The international economic outlook

Economic uncertainty leads to business uncertainty and there is a lot of it to go around both domestically and internationally. 

The increase in trade tensions between major economies and the rise in political populism has impacted, either directly or indirectly, upon macro and micro economic indicators. It’s hard enough to plan your business strategy in just one or two markets, let alone across continents, different time-zones and varied cultures. However, it is vital to be aware and ready to act should key economic and geopolitical indicators change significantly in regard to your sector, industry or business.

The international economy and your business 

In assessing the impact of the international economy on your global expansion plans, there are some key areas of risk to take note of:

Tariff uncertainty 
 Tariff uncertainty
Emerging markets 
 Emerging markets
Trade tensions and supply chain disruption 
 Trade tensions and supply chain disruption
Geopolitical uncertainty 
 Geopolitical uncertainty
Cultural integration 
 Cultural integration
Global growth reduction 
 Global growth reduction

There are also a number of economic indicators that you should be aware of, when considering the level of expansion plans, you want and the markets you want to enter:

Volatile exchange rates   Volatile exchange rates
Equity market performance   Equity market performance
Interest rate fluctuations   Interest rate fluctuations
Corporate yield spread   Corporate yield spread

International expansion

Global economic growth is likely to continue to slow amid a growing series of risks. The level of dollar-denominated debt has increased to $11 trillion from $3 trillion since 2008. As US interest rates rise, economies with large portfolios of dollar-denominated debt will find it quite difficult to service it. Those economies holding large portfolios of dollar-denominated debt relative to GDP—Turkey, Mexico and South Africa—are the bellwethers for risk around emerging markets.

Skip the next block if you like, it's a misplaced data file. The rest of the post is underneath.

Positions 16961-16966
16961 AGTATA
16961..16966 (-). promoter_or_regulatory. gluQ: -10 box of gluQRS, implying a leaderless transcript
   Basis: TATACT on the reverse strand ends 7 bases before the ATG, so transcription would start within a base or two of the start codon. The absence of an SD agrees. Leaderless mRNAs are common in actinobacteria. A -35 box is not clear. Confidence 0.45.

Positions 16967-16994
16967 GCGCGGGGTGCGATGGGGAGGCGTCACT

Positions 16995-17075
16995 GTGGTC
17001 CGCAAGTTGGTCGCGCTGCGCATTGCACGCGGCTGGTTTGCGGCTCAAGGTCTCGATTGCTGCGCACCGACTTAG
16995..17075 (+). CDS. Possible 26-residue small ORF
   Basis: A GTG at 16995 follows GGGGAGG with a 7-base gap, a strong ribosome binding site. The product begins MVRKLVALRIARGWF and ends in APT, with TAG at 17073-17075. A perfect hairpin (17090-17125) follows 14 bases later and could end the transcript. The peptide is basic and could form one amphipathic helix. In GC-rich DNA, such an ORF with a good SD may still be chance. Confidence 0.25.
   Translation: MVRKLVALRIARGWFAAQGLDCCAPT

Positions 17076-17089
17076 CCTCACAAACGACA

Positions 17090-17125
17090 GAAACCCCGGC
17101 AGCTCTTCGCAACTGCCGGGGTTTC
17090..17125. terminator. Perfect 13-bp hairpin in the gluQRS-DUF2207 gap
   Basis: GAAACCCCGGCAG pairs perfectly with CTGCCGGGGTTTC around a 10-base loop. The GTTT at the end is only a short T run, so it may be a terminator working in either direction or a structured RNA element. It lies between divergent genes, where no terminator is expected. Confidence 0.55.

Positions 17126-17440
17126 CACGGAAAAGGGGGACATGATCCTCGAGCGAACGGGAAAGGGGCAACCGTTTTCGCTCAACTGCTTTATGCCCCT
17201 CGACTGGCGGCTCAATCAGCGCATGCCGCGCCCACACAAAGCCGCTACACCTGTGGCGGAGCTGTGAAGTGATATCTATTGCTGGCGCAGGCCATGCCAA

There are two transmission channels for emerging markets’ economic problems: trade and financial. For example, if there is a move by Turkey to renegotiate its debt or possibly even default, the contagion will spread into the European Union quite quickly via trade, and into financial markets in Spain, Germany, France, Italy as well as the UK.

The international economic outlook

Despite the challenges and risks faced by UK businesses when considering international expansion, the opportunity for global growth remains. Indeed, whilst all the economic and political uncertainty continues, many UK businesses are taking the view that expansion into new markets and in particular, international markets, is the right thing to do. Our middle market survey relating to international expansion shows that 78 per cent of respondents are already active in between two and five overseas markets. 

The key to success in your international plans is having a detailed understanding of your chosen markets; the political and economic developments locally; and whether your business is currently structured in a way that will make your growth plans straightforward and prosperous. 

Meet your advisers – Simon Hart

Simon heads RSM’s knowledge management operation and is RSM’s lead Brexit partner. He is both an auditor and a business adviser with experience across many sectors and services.